I am a strong believer in the separation of church and state. There is little overlap between religion's interests and Uncle Sam's interests, and there is no reason to try to force an alignment of those interests.
Marriage is one of the few institutions that today straddles the line between being a civil matter and a religious matter. The sacrament of marriage has long been a cornerstone of virtually every religion. In addition to the historical precedent, there is also widespread strong attachment to the religious nature of marriage. The image of a wedding couple - with bride wearing a flowing white dress and veil - saying their vows before a congregation of their family and friends is much more powerful than the image of the couple signing a computerized form at the local registrar.
The state has a proper interest in the welfare of all children, and some interest in the process of inheritance, but otherwise, I can see no reason for the state to have any involvement with the sacrament of marriage. Questions of inheritance are always best addressed through wills, and inheritance laws are only applied in the unfortunate absence of a will. Today's laws regarding inheritance are murky, with various states having quite different rules regarding how legitimate and illegitimate children are defined and the extent to which each is eligible for inheritance. Inheritance laws themselves need a great deal of clean up, but are certainly no reason to perpetuate the government's presence in the arena of marriage.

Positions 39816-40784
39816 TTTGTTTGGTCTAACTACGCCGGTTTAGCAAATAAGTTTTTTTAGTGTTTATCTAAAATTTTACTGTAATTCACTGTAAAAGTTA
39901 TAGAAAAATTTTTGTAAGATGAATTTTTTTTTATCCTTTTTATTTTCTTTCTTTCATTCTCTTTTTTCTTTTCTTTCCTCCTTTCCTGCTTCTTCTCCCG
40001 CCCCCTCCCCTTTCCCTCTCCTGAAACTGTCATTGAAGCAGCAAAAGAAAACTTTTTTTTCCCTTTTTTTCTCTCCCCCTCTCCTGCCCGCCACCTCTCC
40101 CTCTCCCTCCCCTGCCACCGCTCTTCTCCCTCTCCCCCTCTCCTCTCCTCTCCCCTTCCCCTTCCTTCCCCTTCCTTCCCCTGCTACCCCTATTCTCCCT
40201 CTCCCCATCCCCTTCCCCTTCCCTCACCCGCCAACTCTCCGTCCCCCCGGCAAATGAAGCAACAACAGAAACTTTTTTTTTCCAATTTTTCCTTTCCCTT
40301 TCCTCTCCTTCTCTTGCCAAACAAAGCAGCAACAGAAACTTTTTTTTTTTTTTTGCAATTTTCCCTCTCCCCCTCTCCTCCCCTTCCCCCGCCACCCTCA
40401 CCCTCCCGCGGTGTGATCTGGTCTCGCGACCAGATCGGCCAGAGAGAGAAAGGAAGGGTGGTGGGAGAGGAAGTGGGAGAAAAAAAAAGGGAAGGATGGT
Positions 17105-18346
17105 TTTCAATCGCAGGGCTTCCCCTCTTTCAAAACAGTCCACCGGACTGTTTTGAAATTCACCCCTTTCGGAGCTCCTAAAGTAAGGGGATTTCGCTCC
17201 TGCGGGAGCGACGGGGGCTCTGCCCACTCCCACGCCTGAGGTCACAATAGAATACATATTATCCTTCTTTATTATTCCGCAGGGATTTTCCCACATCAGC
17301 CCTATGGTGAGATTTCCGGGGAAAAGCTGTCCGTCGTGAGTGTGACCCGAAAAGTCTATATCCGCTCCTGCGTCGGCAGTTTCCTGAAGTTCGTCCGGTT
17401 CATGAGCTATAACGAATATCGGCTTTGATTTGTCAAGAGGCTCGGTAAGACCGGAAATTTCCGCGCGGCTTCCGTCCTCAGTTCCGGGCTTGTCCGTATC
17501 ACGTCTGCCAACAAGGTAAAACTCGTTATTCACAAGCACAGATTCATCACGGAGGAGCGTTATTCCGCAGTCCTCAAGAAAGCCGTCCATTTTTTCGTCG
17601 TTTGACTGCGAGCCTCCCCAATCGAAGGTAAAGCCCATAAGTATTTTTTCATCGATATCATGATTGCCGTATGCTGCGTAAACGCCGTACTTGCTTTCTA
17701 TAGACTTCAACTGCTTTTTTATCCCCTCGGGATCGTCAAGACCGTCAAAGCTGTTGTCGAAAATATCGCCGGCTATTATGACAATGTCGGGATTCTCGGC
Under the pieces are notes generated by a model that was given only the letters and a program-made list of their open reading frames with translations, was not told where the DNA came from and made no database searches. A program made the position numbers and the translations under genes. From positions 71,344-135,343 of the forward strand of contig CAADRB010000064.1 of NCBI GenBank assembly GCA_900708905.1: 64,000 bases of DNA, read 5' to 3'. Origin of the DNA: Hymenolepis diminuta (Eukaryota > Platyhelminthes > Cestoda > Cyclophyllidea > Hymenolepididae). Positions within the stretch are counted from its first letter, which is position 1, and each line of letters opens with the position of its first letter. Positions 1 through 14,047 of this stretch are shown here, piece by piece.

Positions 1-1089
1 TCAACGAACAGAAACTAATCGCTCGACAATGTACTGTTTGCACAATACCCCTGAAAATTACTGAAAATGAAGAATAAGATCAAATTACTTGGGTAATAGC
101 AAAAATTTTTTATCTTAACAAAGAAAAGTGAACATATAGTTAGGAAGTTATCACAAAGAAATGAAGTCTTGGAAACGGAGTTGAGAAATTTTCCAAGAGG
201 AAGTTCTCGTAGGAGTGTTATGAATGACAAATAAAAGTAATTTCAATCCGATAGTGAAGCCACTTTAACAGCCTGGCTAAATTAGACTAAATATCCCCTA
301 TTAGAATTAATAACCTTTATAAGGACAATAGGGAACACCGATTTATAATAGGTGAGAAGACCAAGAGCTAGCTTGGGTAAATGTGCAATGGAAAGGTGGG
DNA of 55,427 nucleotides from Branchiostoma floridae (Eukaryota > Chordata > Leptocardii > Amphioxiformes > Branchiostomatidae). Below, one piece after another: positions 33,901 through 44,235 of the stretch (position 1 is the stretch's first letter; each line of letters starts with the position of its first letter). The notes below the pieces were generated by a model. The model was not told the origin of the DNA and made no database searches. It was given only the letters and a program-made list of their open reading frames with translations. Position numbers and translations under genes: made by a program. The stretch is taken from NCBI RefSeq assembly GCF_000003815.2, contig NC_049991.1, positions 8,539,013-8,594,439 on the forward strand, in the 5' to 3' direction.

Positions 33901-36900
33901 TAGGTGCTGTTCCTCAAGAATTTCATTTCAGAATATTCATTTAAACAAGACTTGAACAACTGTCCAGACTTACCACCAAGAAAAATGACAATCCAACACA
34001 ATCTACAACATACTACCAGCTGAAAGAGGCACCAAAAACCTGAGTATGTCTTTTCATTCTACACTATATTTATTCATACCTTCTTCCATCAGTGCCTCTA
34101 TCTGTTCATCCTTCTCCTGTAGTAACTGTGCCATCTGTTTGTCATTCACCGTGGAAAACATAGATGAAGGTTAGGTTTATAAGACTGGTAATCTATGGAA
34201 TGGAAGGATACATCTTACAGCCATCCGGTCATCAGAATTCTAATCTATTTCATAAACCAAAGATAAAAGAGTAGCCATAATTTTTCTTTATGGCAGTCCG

The government's proper interest in children's welfare extends, of course, to all children, regardless of the circumstances under which they were conceived, and regardless of the family or institutional setting in which they are nurtured. So the state's protection of children in no way creates a valid interest of the government in licensing or regulating marriage.
How about tax breaks for marriage? As one who favors simplified tax structures, with no favored treatment for any special interest groups, I have a hard time justifying any special deals on inheritance taxes or income taxes for anyone. Current income tax laws don't actually help most married couples much anyway, and sometimes even create a penalty. Inheritance laws are their own mess, and are unfair in many ways. Fix the inheritance laws, but don't use them as a justification for perpetuating the state's meddling in the institution of marriage.
Eliminating all marriage laws sounds incredibly radical. The government's regulation of marriage has come to be accepted as a law of nature - as real as the law of gravitation, but why? Why polarize our nation over the government's definition of marriage when the state has no business being concerned about marriage in the first place? Imagine a new unfettered society in which the tradition of marriage is returned to it's proper home, in the church, and in the hearts of those choosing to live as one.